- If you aspire to be a good conversationalist, be an attentive listener.
- Remember that the people you are talking to are hundred times more interested in themselves and their wants and problems than they are in you and your problems. A person’s toothache means more to that person than a famine in China which kills a million people. A boil on one’s neck interests one more than 40 earthquakes in Africa. Think of that the next time you start a conversation.
- Feeling sorry for yourself, and your present condition, is not only a waste of energy but the worst habit you could possibly have.
- Rule 16: Be a good listener.
- “When we give cheerfully and accept gratefully, everyone is blessed.” - Maya Angelou
- Rule 17: Talk in relation to the other person’s interests.
- Always make the other person feel important.
- Every man I meet is my superior in some way. In that, I learn of him.
- “In the end, those who demean others only disrespect themselves.” - D.B. Harrop
- First ask yourself: What is the worst that can happen? Then prepare to accept it. Then proceed to improve on the worst.
- Rule 18: Make the other person feel important.
- If you want to find fault in someone, begin with praise and move on to what you have gotta say
- Rule 19: Begin with praise.
Many people begin their criticism with sincere praise followed by the word ‘but’ and ending with a critical statement.
For example, in trying to change a child’s careless attitude towards studies, we might say, ‘We’re really proud of you, Johnnie, for raising your grades this term. But if you had worked harder on your algebra, the results would have been better.’
In this case, the person who is on the other end might feel encouraged until they hear the word ‘but’. They might then question the sincerity of the original praise. To them, the praise seemed only to be a contrived lead-in to a critical inference of failure. Credibility would be strained, and we probably would not achieve our objectives of changing their attitude. This could be easily overcome by changing the word ‘but’ to ‘and’. ‘We’re really proud of you, Johnnie, ror raising your grades this term, and by continuing the same conscientious efforts next term, your algebra grade can be up with all the others.’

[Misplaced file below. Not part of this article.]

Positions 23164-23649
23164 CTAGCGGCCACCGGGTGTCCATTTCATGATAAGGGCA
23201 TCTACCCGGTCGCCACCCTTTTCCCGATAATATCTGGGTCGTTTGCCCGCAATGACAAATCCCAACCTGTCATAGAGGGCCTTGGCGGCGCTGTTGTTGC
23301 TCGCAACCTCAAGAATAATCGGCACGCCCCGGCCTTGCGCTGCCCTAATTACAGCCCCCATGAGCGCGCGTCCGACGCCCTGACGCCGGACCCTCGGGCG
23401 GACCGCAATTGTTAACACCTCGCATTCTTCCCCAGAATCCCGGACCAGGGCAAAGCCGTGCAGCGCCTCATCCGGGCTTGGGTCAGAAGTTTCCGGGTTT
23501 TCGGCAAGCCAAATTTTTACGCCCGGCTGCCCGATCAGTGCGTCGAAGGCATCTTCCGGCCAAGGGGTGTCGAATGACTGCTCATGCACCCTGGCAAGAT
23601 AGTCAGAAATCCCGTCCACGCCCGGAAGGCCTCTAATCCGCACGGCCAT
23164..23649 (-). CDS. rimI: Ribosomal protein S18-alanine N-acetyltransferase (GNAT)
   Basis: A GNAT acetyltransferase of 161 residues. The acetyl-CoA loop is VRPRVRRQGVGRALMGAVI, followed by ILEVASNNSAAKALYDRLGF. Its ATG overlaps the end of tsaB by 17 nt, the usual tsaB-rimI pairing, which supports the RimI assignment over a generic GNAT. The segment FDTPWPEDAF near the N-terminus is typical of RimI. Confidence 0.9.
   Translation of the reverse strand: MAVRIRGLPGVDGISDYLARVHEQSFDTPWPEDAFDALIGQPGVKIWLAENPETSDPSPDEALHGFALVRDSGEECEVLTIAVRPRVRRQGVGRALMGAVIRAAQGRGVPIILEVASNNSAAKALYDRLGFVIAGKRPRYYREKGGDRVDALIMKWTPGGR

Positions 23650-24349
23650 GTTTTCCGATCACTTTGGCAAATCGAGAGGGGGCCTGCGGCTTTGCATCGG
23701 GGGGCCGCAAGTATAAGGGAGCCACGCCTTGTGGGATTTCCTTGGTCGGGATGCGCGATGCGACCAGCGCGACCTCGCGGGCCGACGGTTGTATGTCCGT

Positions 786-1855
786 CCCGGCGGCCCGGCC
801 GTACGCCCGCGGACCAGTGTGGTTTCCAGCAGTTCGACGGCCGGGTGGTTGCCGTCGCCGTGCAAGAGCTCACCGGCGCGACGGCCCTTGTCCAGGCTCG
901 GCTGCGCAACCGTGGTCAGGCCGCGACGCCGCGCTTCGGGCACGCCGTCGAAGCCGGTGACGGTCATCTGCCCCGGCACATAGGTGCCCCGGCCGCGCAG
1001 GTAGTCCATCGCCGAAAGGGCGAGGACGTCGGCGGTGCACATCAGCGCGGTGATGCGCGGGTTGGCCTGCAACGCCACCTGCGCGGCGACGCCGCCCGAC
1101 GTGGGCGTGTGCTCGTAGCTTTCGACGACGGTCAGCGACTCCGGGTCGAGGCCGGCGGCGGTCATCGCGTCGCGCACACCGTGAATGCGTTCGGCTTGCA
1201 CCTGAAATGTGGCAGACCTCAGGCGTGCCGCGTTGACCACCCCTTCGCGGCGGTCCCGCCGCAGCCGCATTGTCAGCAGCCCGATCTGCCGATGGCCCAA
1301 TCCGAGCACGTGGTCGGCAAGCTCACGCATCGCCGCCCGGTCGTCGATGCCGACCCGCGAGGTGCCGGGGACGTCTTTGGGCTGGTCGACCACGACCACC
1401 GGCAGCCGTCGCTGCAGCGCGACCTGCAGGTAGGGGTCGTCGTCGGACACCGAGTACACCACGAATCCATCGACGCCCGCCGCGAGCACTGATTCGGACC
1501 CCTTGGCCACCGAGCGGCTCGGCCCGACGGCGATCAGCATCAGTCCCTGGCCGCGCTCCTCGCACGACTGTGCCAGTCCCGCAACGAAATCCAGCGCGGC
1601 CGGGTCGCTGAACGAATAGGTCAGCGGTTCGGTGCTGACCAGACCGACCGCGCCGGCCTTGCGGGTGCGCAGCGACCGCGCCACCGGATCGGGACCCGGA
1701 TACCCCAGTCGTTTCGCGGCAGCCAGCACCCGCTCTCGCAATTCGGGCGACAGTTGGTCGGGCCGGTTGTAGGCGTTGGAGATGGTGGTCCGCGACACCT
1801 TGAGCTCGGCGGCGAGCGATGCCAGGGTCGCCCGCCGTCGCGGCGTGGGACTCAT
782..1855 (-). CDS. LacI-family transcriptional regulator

Now, they would accept the praise because there was no follow-up of an inference of failure. We have called their attention to the behavior we wished to change indirectly, and the chances are they will try to live up to our expectations.
- “Criticism is something we can avoid easily by saying nothing, doing nothing, and being nothing.” - Aristotle
- Flaming enthusiasm, backed up by horse sense and persistence, is the quality that most frequently makes for success.
- Rule 20: Call attention to people’s mistakes indirectly.
- “If you have no critics you’ll likely have no success.” - Malcolm X
- If only the people who worry about their liabilities would think about the riches they do possess, they would stop worrying.
- Rule 21: Before criticising the other person, talk about your own mistakes.
- Asking questions not only makes an order more palatable; it often stimulates the creativity of the person whom you ask. People are more likely to accept an order of they have had a part in the decision that caused the order to be issued.